• [0026]
    FIG. 4 is a schematic of a computer that may be used in accord with the present invention. In the computer of FIG. 4 a main bus 406 may be used to link a processor 401, a communication device 402, an input device 403, an output device 404, and a storage device 405. This computer 400 may be used as a work terminal running the analytics of the present invention, as a device for communicating over a wide-area network, and as a server that stores the data, both raw and calculated, and outputs the data depending upon a specific user's queries. This computer may run these processes from both non-volatile and volatile memory. Likewise, the instructions that the computer carries out may be stored or run from transportable media such as magnetic disks, magnetic tapes, and CD-ROMs.
  • [0027]
    In one example, the storage device 405 may store the operational data 102 from FIG. 1 as well as the stored KPIs and Data 104 in FIG. 1. The processor 401 may access the data at 102 in order to calculate the KPIs at 103, which may then be stored in the storage device 405. The processor 401 may also access the data at 104 in order to perform the analytics identified in step 105. In this case, a user may provide inputs through communication device 402, in order to command the processor to run several of the predefined analytics at 105. Upon receiving these commands, the processor 401 may access the storage device 405 and may carryout the requested calculations. In addition to being output to a user, the results may also be stored in storage device 405 and may be output, through output device 404, to other devices across a network. The processor 401 may also receive instructions from input device 403. These instructions may include instructions to carryout any of the various steps or methods described herein as well as sub-steps or portions of the various steps or methods described herein. Likewise, the computer 300 may work in conjunction with other computers over a network in order to store the requisite information and carryout the requisite steps described herein.
  • [0028]
    FIG. 5 is a schematic of a network with peripherals that may be employed in the current invention. In this embodiment, a wide-area network 510 may serve to connect a server 501, satellite dish 502, computer 503, work station 504, telephone 505, database 506, server 507, keyboard 508, and printer 509. This wide-area network may connect other peripherals as well. The peripherals in FIG. 5 may perform various functions in this and other embodiments.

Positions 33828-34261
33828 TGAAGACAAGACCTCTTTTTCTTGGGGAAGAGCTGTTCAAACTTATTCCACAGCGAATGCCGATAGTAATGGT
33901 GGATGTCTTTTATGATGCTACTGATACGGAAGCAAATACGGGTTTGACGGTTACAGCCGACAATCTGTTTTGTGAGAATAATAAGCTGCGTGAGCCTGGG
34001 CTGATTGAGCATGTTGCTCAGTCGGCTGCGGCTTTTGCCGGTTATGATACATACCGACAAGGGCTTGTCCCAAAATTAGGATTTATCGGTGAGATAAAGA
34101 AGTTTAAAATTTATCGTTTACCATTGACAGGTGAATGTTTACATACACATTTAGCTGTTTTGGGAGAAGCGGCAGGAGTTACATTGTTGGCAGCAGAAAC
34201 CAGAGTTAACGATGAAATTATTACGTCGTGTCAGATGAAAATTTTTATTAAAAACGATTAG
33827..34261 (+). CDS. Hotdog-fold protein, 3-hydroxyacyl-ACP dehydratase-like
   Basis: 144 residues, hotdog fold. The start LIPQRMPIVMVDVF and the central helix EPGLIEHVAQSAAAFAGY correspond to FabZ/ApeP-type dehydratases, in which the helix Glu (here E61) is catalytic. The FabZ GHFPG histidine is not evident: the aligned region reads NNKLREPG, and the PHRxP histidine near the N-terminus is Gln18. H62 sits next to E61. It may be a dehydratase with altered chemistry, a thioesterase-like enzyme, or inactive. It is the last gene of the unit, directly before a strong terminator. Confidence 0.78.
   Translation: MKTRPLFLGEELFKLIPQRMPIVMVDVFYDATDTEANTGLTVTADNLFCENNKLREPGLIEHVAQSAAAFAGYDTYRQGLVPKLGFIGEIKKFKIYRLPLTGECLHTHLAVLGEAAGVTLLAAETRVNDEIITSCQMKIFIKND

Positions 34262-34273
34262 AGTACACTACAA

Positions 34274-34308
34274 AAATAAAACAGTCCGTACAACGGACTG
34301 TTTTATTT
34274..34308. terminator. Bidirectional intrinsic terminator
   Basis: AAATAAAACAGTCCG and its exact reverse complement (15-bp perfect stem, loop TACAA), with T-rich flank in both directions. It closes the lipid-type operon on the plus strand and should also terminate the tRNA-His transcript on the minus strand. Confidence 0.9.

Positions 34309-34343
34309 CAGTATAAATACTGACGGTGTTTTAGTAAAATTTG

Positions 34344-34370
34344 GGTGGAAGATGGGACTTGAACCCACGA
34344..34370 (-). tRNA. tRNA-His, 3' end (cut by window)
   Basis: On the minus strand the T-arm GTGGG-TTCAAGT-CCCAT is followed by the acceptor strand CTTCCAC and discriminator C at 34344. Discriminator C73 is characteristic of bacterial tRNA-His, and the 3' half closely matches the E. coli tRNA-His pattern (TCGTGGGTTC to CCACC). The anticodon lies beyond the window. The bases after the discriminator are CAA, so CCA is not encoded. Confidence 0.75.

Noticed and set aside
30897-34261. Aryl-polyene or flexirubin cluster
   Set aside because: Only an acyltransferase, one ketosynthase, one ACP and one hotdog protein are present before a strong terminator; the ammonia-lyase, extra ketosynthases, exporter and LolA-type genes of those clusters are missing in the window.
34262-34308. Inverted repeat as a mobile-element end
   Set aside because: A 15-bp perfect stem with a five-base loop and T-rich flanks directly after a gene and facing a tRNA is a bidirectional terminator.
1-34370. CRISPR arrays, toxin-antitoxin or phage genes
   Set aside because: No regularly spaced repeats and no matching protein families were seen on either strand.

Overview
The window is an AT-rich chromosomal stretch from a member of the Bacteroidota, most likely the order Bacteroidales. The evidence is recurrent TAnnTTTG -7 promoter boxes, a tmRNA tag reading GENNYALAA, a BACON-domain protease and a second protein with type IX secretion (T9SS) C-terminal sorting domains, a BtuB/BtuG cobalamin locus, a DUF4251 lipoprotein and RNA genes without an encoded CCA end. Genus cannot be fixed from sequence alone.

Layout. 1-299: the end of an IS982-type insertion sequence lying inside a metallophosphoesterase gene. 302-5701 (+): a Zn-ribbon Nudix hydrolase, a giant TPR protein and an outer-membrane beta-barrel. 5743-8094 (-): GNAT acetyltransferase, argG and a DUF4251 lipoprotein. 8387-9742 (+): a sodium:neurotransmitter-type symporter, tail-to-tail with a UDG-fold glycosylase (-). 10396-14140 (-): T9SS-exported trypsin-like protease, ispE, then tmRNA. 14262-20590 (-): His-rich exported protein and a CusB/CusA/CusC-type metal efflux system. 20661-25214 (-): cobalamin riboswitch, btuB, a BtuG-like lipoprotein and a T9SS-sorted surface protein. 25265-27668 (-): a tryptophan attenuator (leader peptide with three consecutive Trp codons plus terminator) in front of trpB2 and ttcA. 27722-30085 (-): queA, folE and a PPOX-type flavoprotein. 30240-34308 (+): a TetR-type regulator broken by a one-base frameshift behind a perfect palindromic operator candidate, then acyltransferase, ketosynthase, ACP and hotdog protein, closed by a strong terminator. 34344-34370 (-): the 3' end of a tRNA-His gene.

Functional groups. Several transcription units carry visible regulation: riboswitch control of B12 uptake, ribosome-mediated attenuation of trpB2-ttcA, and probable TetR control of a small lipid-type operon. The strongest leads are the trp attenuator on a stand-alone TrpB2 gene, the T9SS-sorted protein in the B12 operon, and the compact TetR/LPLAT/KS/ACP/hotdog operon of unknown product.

• [0029]
    The work station 504 and computer 503, may each serve as input and output stations for a user wishing to input data and perform forecast and auto replenishment queries. For instance, a user wishing to determine how efficient certain strategies are may use a computer or terminal to pose specific queries to the database 506. In carrying out these queries, the user may be prompted by a script that describes or identifies certain analytics that may be run over the network. After, perhaps, entering a PIN or a password, the user may then run certain analytics by following the script. Certain output data may be provided to the user. Output data may also be output to a printer or a workstation. A user may also use the workstation 504 or computer 503 to query the database and run the desired analytics in these and other embodiments.
  • [0030]
    The network may be used to link various retailers that need to access the database 506. In so doing, the database can receive information from multiple sources across very large geographic areas. Printer 509 may serve as an output for printing reports, and keyboard 508 may be used for real time entry of data, as well as to query the database using the various analytics described herein.
  • [0031]
    Various predefined analytic reports that may be stored in the F&R analytical tools mode may be stock exception reports such as under-stocks, over-stocks, stock-outs, lost sales for stores and undelivered products for distribution centers. Other analytic reports may include stock development reports, service level development reports, range of coverage factor development reports, and dead stock reports. Still further reports may include forecast reports, stability reports, and manual intervention reports.
  • [0032]